While reading the description of ADS-B given on the FR24 website (ADS-B How it works), I came across this sentence:
The farther away from the receiver an aircraft is flying, the higher it must fly to be covered by the receiver.
What is the relation between height and coverage in this case?
The ADS-B signal used by FR24 is transmitted on 1090 MHz. Signals at that frequency do not follow the curvature of the earth very well. They work best in line of sight. Aircraft far away from the receiver must be at high altitude to be above the horizon.
At 1000ft, the horizon is about 33 nautical mile away. Aircraft further away will be shielded below the horizon. For 40000ft, the horizon is about 220 nautical mile away.
Due to a slight refraction of the signal the practical range is about 30% further.
While reading the description of ADS-B given on the FR24 website (ADS-B How it works), I came across this sentence: The farther away from the receiver an aircraft is flying, the higher it must fly to be covered by the receiver. What is the relation between height and coverage in this case?
Based on the reading I've been doing of FAA's Next Generation Air Traffic Control (NextGen) plans, I've been wondering if and how radar systems will continue to be used for ATC as NextGen rolls out? Questions include: Is it correct to assert that radar coverage will effectively become a less precise, backup only, data feed? I am suggesting this because my understanding (which could easily be incorrect) is that ADS-B will mandated for most (everyone?) and so aircraft will be actively reporting their precise position without the need for a radar track. Will existing radar coverage eventually
I was looking through my virtual radar logs one of the days and found this "glitchy" ADS-B behavior. I am almost 100% sure that this is not due to my antenna or setup since two independent different... is the "skew" at seemingly same angle? Is that anything? In light of MH370, does this happen often, how reliable is that GPS data? Tail # N657UA Boeing 767-300 Typical route between EGLL and KORD Time...: UPDATE: This seems to be related to THIS aircraft. The explanations given (GPS->INS->GPS switching) still applies in my opinion, but wanted to give another screen shot. Here it is today (3/30/2014
As we all know from our instrument training, the MOCA is: MINIMUM OBSTRUCTION CLEARANCE ALTITUDE (MOCA)- The lowest published altitude in effect between radio fixes on VOR airways, off-airway routes, or route segments which meets obstacle clearance requirements for the entire route segment and which assures acceptable navigational signal coverage only within 25 statute (22 nautical) miles of a VOR. Whereas the MEA is: MINIMUM EN ROUTE IFR ALTITUDE (MEA)- The lowest published altitude between radio fixes which assures acceptable navigational signal coverage and meets obstacle
There are various services that use world-wide Boeing Winds for forecast wind data which can be used to calculate an approximate flight time between two locations. They usually have best case, worst case, and average case for each location, altitude, and date in the future. I have searched and searched Google to no avail. Where can this wind data be found, and how can it be used... at a specific location and time may differ appreciably from those computed by PC Windtemp. Therefore, data from PC Windtemp must not be used for flight planning, aircraft dispatch, airborne flight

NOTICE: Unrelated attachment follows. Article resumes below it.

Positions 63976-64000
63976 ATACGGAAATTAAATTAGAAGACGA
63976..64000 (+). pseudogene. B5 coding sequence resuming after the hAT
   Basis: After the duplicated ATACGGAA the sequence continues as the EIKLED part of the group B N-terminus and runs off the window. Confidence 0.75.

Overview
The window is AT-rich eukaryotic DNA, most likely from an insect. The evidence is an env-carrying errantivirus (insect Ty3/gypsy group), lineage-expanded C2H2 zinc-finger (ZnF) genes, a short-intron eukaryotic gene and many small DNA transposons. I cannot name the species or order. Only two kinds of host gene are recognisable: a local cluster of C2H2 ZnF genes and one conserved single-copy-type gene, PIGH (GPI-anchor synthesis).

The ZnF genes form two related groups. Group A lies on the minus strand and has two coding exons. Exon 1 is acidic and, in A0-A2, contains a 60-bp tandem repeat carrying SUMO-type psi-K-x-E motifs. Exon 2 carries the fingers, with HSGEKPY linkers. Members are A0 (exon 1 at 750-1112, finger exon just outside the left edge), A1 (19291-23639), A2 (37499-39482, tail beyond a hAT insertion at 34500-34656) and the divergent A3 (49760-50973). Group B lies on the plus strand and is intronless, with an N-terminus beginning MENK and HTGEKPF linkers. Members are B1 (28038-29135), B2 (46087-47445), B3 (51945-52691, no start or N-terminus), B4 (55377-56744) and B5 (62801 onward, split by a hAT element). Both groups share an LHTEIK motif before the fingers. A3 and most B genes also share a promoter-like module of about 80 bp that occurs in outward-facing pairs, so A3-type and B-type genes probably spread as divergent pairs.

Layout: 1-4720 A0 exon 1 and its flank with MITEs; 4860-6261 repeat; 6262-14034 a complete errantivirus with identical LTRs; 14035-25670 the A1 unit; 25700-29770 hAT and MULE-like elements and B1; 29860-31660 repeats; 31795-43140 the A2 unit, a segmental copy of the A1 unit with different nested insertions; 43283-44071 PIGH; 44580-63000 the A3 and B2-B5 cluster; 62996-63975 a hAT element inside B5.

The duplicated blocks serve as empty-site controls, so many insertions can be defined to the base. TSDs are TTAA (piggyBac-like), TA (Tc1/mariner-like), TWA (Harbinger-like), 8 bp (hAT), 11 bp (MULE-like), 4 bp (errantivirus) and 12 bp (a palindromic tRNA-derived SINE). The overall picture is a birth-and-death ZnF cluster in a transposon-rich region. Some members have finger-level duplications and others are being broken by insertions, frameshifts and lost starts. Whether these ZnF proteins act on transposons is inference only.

What is the difference between technical consumption and fuel drain in a fuel calculation system? Both of them reduce the amount of block fuel of aircraft. I assume technical consumption is not equal with trip fuel usage?!
The MD-900 is a helicopter which seems to be quite popular with law enforcement agencies. As you can see, instead of an anti-torque tail rotor, a fan exhaust is directed out slots in the tail boom. I was wondering if this works in regards to auto rotation, should the aircraft lose its engines.
I noticed that no planes heading to FMMI are ploted on all the prominent online radars despite the fact that most of them are likely equiped with ads-b. What does it take to remedy that lack of coverage?
Is there a Canadian law or regulation which requires me to have my Radiotelephone Operator's Restricted Certificate (Aeronautical) on-board the aircraft with me? This is what I've found so far: Canada requires you to hold the certificate (Radiocommunications regulations, Part V, Section 33): A person may operate radio apparatus in the aeronautical service, maritime service or amateur radio service only where the person holds an appropriate radio operator certificate [...] However, I can't find a regulation saying I need the piece of paper with me. An example of the wording Canada
The alpha vane is an external probe used to measure the angle of attack. I have been trying to understand how exactly it works, but I can't find any clear explanation or simulation. Is the vane static or dynamic i.e. does it rotate along its central axis? Given that it has a significant surface area, I think that it would either: Rotate because of the force/drag exerted by the airflow, and give an angle of attack proportional or equal to its angle of rotation Measure the force being exerted on it via a force sensor embedded in the surface Is either of these correct? In short, how